South Africa Faces Hurdles In Becoming An African Agriculture Hub

South Africa Faces Hurdles In Becoming An African Agriculture Hub

From Ventures Africa

South Africa continues to play a leading, and vital, role in the African agriculture landscape. In this country, each farmer provides food for approximately 1 600 people. To put this in perspective, the average food provision ratio for the rest of Africa is closer to one farmer feeding 26 other people. And South Africa’s leadership position in this regard is set to become increasingly relevant and important as the world looks to Africa to play a bigger role in addressing global food security issues.

However, the ability of South Africa to capitalise on the opportunities this global shift presents will depend largely on the perspective in SA, and its agriculture stakeholders, take with regard to the growing number of challenges facing its agriculture industry as a whole. And there can be no denying that there are numerous challenges.

Insecurity relating to land reform remains a significant hindrance to investment and development as stakeholders in agriculture adopt a ‘wait and see’ attitude rather than investing capital into land or farming inputs.

Climate change is becoming a greater inhibitor of yields, as incidents of widespread droughts and floods play an ever-increasing role in crop choices and planting decisions of the country’s commercial farmers.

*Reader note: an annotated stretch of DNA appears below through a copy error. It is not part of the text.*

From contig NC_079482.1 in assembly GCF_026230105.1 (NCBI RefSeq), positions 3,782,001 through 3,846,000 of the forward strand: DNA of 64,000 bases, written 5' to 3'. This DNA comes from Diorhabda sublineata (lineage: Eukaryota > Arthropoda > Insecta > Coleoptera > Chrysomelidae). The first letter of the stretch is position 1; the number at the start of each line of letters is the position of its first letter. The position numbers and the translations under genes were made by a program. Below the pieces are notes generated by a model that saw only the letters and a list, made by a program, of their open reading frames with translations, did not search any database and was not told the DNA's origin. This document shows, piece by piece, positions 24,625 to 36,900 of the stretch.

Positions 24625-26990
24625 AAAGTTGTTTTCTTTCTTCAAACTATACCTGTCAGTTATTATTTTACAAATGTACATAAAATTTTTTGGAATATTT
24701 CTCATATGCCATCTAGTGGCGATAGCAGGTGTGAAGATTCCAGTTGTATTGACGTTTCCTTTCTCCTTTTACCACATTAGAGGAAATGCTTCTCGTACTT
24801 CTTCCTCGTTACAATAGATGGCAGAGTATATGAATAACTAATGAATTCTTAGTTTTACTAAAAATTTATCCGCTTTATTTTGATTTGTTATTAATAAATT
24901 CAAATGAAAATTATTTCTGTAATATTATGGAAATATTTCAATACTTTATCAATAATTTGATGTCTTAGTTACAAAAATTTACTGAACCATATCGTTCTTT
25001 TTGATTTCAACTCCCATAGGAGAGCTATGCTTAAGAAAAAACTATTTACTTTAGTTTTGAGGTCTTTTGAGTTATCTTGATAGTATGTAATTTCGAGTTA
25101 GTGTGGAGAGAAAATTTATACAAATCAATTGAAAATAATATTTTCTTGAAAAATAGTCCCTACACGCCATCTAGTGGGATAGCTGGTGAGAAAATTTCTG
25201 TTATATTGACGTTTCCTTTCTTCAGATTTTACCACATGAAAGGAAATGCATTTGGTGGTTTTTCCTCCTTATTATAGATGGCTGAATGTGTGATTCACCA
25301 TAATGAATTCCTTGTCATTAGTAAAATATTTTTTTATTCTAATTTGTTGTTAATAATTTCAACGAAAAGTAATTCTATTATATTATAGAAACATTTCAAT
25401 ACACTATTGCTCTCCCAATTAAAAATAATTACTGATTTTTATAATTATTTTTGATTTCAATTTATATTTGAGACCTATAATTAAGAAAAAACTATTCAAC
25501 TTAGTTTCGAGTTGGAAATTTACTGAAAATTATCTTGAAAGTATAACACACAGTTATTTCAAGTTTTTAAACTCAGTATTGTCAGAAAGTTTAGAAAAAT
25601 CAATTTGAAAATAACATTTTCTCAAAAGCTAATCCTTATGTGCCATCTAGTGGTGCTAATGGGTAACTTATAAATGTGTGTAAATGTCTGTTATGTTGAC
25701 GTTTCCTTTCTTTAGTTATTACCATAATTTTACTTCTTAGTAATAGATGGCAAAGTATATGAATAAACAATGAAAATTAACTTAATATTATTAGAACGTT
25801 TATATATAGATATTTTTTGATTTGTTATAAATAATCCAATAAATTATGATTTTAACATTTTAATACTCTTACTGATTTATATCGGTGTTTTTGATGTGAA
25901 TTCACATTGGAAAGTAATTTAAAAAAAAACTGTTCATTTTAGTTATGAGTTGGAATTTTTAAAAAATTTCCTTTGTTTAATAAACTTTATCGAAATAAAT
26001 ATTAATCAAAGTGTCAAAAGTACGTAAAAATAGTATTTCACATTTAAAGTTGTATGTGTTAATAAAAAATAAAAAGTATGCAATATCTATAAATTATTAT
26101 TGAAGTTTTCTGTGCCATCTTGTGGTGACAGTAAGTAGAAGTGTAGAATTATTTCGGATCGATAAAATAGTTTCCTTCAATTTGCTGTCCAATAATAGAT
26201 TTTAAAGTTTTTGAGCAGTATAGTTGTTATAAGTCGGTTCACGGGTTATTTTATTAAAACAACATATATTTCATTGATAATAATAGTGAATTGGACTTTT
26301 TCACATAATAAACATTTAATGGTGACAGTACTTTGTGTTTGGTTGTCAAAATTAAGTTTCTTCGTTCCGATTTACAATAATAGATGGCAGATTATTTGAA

Also, a lack of coordination in terms of agriculture policies across most of the SADC countries, coupled with seemingly ad hoc import or export tariffs, or bans based on seasonal surplus or shortage of certain commodities, continue to inhibit the potential that exists for southern African countries to achieve the integration and collaboration required to raise the international expectations of the region’s agriculture sectors.

This combination of challenges, combined with growing security fears of South African farmers, has resulted in more than 2000 of these farmers moving their primary agriculture activities outside of this country’s borders – taking with them vast amounts of knowledge, experience and potential financial investment. While many of these farmers remain residents of South Africa and commute to their newly established farms in bordering countries, the reality is that they are no longer as committed as they may previously have been on developing agriculture in their home country – instead focusing more of their attention on developing the many opportunities they now enjoy outside of this country.

Read more at Ventures Africa